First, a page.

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Re: Class of User Types [Was: Moving code from octave-forge to octave [W

From: Paul Kienzle
Subject: Re: Class of User Types [Was: Moving code from octave-forge to octave [Was: polyderiv problem?]]
Date: Fri, 25 Feb 2005 08:57:21 -0500

On Feb 25, 2005, at 8:24 AM, David Bateman wrote:

Paul Kienzle wrote:

Another alternative is to delay recording the primitive polynomial type until something is actually assigned to the matrix, and from then on check
that it is consistent.  Would that work for you?

Err, I have to admit that you can do

gf(floor(8*rand(4,4)),8) + ones(4,4)

As the galois/matrix operations are already taken into account with the matrix promoted the a galois field. However

a = zeros(4,4); a(:,1) = gf(floor(8*rand(4,1)),8)

won't promote a, but leave it as a matrix, and so the implementation of triu won't work. I suppose an alternative for the galois fields is to modify the assign function to promote the matrix to a galois field as well... This might also work for the fixed point operators.

I was thinking:

   z = zeros(4,4,class(X));
   for i=1:columns(X), z(1:i,:) = X(1:i,:); end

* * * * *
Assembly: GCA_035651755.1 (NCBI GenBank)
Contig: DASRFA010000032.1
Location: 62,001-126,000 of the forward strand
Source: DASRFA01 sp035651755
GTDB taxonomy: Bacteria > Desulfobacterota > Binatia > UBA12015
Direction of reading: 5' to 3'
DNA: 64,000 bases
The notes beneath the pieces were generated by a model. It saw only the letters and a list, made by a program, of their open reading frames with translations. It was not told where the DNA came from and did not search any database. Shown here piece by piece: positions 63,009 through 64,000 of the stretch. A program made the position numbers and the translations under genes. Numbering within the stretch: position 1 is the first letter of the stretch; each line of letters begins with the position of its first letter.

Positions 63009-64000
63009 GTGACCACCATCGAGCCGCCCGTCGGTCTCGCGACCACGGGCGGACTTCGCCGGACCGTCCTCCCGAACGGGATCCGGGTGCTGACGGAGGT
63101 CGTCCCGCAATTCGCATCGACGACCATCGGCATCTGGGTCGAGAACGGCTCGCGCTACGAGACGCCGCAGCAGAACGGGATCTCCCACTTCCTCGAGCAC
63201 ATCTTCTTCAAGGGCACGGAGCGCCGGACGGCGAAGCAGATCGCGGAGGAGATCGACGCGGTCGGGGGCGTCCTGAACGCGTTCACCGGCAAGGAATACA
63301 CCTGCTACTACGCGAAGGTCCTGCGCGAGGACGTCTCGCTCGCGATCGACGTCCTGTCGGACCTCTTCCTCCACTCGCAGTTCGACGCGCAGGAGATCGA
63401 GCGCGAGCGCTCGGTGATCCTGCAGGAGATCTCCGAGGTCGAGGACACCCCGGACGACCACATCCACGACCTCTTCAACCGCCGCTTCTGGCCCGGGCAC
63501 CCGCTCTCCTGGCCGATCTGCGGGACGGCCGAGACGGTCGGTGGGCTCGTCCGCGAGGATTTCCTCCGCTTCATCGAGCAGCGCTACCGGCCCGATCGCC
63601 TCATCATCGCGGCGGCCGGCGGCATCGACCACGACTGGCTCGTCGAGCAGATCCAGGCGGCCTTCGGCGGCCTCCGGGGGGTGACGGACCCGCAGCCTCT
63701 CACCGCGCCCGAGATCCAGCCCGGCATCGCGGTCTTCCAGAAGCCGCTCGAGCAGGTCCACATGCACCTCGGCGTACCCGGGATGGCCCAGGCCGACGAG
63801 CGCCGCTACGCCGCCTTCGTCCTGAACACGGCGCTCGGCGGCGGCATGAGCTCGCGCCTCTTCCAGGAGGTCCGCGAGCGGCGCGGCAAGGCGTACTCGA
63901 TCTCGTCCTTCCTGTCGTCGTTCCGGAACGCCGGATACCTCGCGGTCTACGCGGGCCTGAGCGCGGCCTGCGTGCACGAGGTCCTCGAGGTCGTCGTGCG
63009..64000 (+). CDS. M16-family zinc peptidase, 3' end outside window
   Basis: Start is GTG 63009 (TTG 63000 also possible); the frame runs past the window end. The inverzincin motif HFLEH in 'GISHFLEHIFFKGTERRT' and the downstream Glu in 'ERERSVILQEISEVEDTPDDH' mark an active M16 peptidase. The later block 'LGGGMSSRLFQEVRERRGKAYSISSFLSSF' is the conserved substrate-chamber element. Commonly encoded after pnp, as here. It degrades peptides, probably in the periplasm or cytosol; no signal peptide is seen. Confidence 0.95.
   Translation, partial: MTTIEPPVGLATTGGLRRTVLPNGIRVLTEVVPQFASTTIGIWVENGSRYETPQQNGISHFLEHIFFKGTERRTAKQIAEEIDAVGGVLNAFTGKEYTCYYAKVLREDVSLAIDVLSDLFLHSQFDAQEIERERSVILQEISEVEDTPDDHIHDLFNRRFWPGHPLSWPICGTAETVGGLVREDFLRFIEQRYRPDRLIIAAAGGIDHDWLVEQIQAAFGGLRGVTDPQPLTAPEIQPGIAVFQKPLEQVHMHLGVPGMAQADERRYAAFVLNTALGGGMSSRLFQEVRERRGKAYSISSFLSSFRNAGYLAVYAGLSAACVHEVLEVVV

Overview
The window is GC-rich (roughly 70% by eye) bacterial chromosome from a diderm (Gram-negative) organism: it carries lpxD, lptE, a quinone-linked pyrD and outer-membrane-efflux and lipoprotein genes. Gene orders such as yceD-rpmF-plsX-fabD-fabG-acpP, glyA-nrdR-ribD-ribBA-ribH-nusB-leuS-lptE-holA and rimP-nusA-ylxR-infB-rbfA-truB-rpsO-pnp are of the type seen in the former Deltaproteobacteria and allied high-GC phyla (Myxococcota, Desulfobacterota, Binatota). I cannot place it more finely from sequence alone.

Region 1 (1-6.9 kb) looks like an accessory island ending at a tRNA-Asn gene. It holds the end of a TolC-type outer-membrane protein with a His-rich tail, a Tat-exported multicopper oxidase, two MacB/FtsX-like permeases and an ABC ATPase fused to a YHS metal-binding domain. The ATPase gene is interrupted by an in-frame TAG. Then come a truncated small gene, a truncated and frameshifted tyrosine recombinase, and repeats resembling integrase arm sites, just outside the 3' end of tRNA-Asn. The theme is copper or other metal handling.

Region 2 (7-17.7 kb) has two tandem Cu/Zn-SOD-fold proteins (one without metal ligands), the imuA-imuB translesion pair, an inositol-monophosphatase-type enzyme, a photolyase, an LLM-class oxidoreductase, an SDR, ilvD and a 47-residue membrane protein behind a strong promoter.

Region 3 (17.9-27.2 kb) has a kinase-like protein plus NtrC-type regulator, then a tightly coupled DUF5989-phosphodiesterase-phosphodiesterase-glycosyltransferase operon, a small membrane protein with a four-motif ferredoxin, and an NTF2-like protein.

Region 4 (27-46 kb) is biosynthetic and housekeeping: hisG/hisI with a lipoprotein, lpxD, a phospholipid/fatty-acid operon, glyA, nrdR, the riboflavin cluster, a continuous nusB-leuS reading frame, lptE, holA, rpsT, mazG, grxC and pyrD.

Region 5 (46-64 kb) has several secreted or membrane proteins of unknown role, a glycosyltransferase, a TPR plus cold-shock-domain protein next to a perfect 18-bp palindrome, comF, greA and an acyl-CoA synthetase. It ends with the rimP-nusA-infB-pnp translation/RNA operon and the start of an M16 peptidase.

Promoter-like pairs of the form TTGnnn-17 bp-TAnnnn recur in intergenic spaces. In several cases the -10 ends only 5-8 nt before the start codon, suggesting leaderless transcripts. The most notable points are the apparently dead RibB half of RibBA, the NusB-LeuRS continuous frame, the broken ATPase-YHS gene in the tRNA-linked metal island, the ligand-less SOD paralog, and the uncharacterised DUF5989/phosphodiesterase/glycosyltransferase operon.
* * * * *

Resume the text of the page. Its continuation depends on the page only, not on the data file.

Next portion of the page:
so z would already be known to be a galois type but with an indeterminate

Or maybe something more generic, such as array(exemplar,dims) so that
dispatch will work.  Also, this makes more sense for some types such
as 'cell' for which I was assuming the zeros function would create a
set of empty cells.

Then triu would be:

   z = array(X,size(X));
   for i=1:columns(X), z(1:i,:) = X(1:i,:); end

Otherwise, zeros(dims,'auto',exemplar) does do what we want assuming
the class registers a zeros constructor.

I don't see that we need an explicit zero constructor,

octave_value retval = args(0);
retval = retval.resize(dim_vector(0,0)).resize(args(0).dims());

does exactly the right.

Okay, that means we can implement it without touching octave.  I'm
not too keen on the name 'array' though.  I suppose we could get
away with just exposing resize and implement triu as:

    z = resize(resize(X,[0,0]),size(X));
    for i=1:columns(X), z(1:i,:) = X(1:i,:); end

Not quite as pretty but it'll do.  Resize can also be used to implement

- Paul

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